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Hand Skills: Why do they matter and why do we need to pass them on?
January 17 @ 6:30 pm - 8:00 pm£11.00 – £12.50
In this 2023 kick off lecture for London Potters, Duncan Hooson and Julia Rowntree of Clayground Collective will challenge the conventional view of clay simply as a medium for making pots. They will share insights from their creative projects and learning initiatives to re-engage people with clay wherever it occurs, in response to an acute decline in ceramic courses in schools and colleges. Large-scale public artworks have put tonnes of clay at the centre of cities inviting thousands of people to make alongside one another, celebrating the creative potential of this abundant and universal material.
Their research has led them to connect with cultures around the world, to Mars, Britain’s canal system and the Thames foreshore. Work with poets, artists and archaeologists has opened up fresh opportunities to engage people of all ages in clay and making. Discussions with scientists, medics and literacy development experts has revealed the significance of craft skills in the brain’s development and wider learning. Clayground will challenge you to look at your own skills in a new light and reflect on the responsibility to pass these on.
|Date||Tuesday 17th January 2023|
|Time||6:30pm – 8:00pm|
|Location||Virtual via Zoom|
|Ticket Price||£11 London Potters members
£12.50 non London Potters members
|Recording||This talk will be recorded only for ticket holders|
|Cancellation||There is no refund for cancellation by attendees
London Potters reserves the right to cancel if we do not receive the minimum numbers required
Clayground Collective was established in 2007 by Duncan Hooson and Julia Rowntree, subsequently joined by producer and craft expert, Claire West. The company combines participatory public art, education and research and has worked with over 100,000 people in the UK and internationally. Commissioned by the Crafts Council to lead Firing Up, they taught teachers over 3 years in 13 cities across the country. A National Craft Skills Award in 2013 recognised their ‘commitment towards excellence in craft skills, success, ambition, and exemplary and imaginative approaches in passing on craft skills.’ Their book Clay in Common was published in 2018 (Triarchy Press ). Clayground’s approaches have inspired a new generation through formal integration into ceramic design courses at Central Saint Martins and informally through artists’ practice further afield. Winner of the Whitegold Prize in 2020, the company led participatory projects with communities in St Austell throughout lockdown and is now developing ceramic skills with medical and other staff at University College Hospital.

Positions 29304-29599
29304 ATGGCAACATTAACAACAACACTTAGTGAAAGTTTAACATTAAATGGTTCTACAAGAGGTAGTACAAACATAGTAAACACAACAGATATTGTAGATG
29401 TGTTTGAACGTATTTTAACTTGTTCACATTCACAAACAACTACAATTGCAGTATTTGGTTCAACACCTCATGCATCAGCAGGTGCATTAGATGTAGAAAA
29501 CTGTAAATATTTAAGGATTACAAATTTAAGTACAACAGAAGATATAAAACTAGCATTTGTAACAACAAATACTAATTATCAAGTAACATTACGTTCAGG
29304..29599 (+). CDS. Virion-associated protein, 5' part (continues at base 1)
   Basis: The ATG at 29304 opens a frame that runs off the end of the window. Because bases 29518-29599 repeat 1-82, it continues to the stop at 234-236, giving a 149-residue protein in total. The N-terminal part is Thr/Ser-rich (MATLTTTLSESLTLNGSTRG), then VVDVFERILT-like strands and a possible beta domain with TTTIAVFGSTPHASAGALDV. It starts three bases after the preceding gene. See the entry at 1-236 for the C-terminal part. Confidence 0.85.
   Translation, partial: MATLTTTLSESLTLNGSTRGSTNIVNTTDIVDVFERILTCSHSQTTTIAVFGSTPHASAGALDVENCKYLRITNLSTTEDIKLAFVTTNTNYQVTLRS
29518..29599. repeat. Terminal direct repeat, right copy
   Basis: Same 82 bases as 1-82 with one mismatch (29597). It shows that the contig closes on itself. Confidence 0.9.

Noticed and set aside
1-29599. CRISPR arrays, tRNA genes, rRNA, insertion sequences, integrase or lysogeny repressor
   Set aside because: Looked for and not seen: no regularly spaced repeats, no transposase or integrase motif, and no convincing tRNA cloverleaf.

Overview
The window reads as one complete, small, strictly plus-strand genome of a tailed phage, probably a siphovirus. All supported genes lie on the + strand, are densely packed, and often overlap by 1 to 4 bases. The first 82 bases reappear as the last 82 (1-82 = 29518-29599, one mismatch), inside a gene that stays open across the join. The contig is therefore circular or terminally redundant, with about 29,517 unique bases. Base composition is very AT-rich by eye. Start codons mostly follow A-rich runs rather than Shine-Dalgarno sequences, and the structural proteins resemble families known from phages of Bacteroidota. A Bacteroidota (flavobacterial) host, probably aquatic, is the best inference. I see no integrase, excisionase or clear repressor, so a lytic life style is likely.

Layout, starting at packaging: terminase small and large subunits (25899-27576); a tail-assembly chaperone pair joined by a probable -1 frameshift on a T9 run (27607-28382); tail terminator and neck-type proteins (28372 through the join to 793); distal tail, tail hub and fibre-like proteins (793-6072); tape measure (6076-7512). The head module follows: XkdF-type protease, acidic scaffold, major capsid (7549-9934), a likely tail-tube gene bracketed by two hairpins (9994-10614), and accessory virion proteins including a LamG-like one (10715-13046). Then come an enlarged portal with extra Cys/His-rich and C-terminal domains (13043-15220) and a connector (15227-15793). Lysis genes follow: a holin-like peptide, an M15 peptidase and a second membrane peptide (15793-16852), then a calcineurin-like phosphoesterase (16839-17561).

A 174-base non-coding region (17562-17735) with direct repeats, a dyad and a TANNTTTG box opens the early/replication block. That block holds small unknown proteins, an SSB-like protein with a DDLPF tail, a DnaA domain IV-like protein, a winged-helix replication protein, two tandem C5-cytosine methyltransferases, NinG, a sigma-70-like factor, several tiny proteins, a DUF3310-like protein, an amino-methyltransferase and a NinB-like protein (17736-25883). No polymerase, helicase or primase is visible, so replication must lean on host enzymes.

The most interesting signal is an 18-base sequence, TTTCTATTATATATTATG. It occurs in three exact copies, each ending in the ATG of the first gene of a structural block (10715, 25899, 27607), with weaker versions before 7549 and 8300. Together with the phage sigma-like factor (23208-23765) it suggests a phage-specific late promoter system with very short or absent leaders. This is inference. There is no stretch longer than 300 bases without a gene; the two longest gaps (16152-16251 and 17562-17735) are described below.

Duncan Hooson is Reader in Knowledge Exchange; Stage 1 Leader, BA Ceramic Design at Central Saint Martins. He produces work for public and private commission employing a wide range of ceramic techniques at varying scales; from high-relief murals to domestic and sculptural forms for internal or external locations. His educational and public engagement experience spans schools, hospitals and communities.
Julia Rowntree, amateur potter, is a producer, writer and researcher. She specialises in exploring today’s questions via the arts by forging partnerships across art forms, civic, commercial and community spheres. For 20 years prior to Clayground she was Development Director at the London International Festival of Theatre. She has received awards for international research and writing from the Winston Churchill Memorial Trust and NESTA (National Endowment for Science Technology and the Arts). She now focuses on Clayground’s archaeological strand.
Claire West is a craft expert, product and exhibition designer. For 11 years, she was Head of the Programmes at the Crafts Council and is now part of design duo bobandalf.
Feature Image: Left to Right – Julia Rowntree, Duncan Hooson, Claire West. Photo: Steph Buttle